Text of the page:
Dataset: Saturated fat stimulates obesity and hepatic steatosis and affects gut microbiota composition by an enhanced overflow of dietary fat to the distal intestine
We studied the effect of dietary fat type, varying in polyunsaturated/saturated fatty acid ratio's (P/S) on development of metabolic...
We studied the effect of dietary fat type, varying in polyunsaturated/saturated fatty acid ratio's (P/S) on development of metabolic syndrome. C57Bl/6J mice were fed purified high-fat diets (45E% fat) containing palm oil (HF-PO; P/S 0.4), olive oil (HF-OO; P/S 1.1) or safflower oil (HF-SO; P/S 7.8) for 8 weeks. A low-fat palm oil diet (LF-PO; 10E% fat) was used as a reference. Additionally, we analyzed diet-induced changes in gut microbiota composition and mucosal gene expression. The HF-PO diet induced a higher body weight gain and liver triglyceride content compared to the HF-OO, HF-SO or LF-PO diet. In the intestine, the HF-PO diet reduced microbial diversity and increased the Firmicutes/Bacteroidetes ratio. Although this fits a typical obesity profile, our data clearly indicate that an overflow of the HF-PO diet to the distal intestine, rather than obesity itself, is the main trigger for these gut microbiota changes. A HF-PO diet-induced elevation of lipid metabolism-related genes in the distal small intestine confirmed the overflow of palm oil to the distal intestine. Some of these lipid metabolism-related genes were previously already associated with the metabolic syndrome. In conclusion, our data indicate that saturated fat (HF-PO) has a more stimulatory effect on weight gain and hepatic lipid accumulation than unsaturated fat (HF-OO and HF-SO). The overflow of fat to the distal intestine on the HF-PO diet induced changes in gut microbiota composition and mucosal gene expression. We speculate that both are directly or indirectly contributive to the saturated fat-induced development of obesity and hepatic steatosis. Keywords: Diet intervention study Nine-week-old C57Bl/6J mice were fed a low-fat diet (LF-PO) and three different types of high-fat diet, based on palm oil (HF-PO; P/S1.0), olive oil (HF-OO; P/S4.6) and safflower oil (HF-SO; P/S10.1) for 8 weeks. Body weight was recorded weekly and after 7 weeks of diet intervention an oral glucose tolerance test was performed. After 2 weeks of diet intervention, 6 mice per high-fat diet group were anaesthetized with a mixture of isofluorane (1.5%), nitrous oxide (70%) and oxygen (30%) and the small intestines were excised. Adhering fat and pancreatic tissue were carefully removed. The small intestines were divided in three equal parts along the proximal to distal axis (SI 1, SI 2 and SI 3) and microarray analysis was performed on mucosal scrapings.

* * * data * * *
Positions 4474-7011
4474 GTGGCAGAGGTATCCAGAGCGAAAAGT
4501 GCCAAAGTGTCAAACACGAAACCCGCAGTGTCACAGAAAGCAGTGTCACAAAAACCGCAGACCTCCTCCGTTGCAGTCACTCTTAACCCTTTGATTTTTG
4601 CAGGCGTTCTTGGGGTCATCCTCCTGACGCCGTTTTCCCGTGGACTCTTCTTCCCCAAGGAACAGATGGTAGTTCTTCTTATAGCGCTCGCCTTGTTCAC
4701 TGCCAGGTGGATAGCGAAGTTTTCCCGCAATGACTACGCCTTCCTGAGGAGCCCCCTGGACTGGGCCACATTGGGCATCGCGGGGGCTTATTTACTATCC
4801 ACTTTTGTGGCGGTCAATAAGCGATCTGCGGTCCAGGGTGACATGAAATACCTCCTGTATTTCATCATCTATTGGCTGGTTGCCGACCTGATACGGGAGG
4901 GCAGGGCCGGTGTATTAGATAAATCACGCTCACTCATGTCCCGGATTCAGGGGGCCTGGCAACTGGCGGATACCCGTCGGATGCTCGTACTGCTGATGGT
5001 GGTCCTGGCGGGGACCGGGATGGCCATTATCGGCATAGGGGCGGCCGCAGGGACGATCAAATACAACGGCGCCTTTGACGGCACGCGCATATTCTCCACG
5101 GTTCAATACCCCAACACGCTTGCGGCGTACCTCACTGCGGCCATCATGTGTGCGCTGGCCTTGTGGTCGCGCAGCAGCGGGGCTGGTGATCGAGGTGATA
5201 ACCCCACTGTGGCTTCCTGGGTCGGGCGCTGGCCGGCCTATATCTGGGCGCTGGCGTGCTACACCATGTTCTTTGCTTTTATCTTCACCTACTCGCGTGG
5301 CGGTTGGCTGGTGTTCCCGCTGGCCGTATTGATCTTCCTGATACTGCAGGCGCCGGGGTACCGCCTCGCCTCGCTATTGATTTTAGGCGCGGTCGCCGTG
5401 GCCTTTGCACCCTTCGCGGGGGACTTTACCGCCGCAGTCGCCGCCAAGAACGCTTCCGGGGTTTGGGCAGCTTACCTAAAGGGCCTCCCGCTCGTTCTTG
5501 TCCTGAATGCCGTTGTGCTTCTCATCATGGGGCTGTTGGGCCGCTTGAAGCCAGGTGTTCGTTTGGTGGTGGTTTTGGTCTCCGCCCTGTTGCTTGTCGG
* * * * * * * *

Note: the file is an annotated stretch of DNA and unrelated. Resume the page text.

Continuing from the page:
- Dec.12, 2014
- Nov.11, 2014
|Sample||DIETARY FAT TYPE||ORGANISM PART|
|GSM462270||palm oil||small intestine, SI 1|
|GSM46227||olive oil||small intestine, SI 1|
|GSM462272||safflower oil||small intestine, SI 1|
|GSM462273||palm oil||small intestine, SI 2|
|GSM462274||olive oil||small intestine, SI 2|
|GSM462275||safflower oil||small intestine, SI 2|
|GSM462276||palm oil||small intestine, SI 3|
|GSM462277||olive oil||small intestine, SI 3|
|GSM462278||safflower oil||small intestine, SI 3|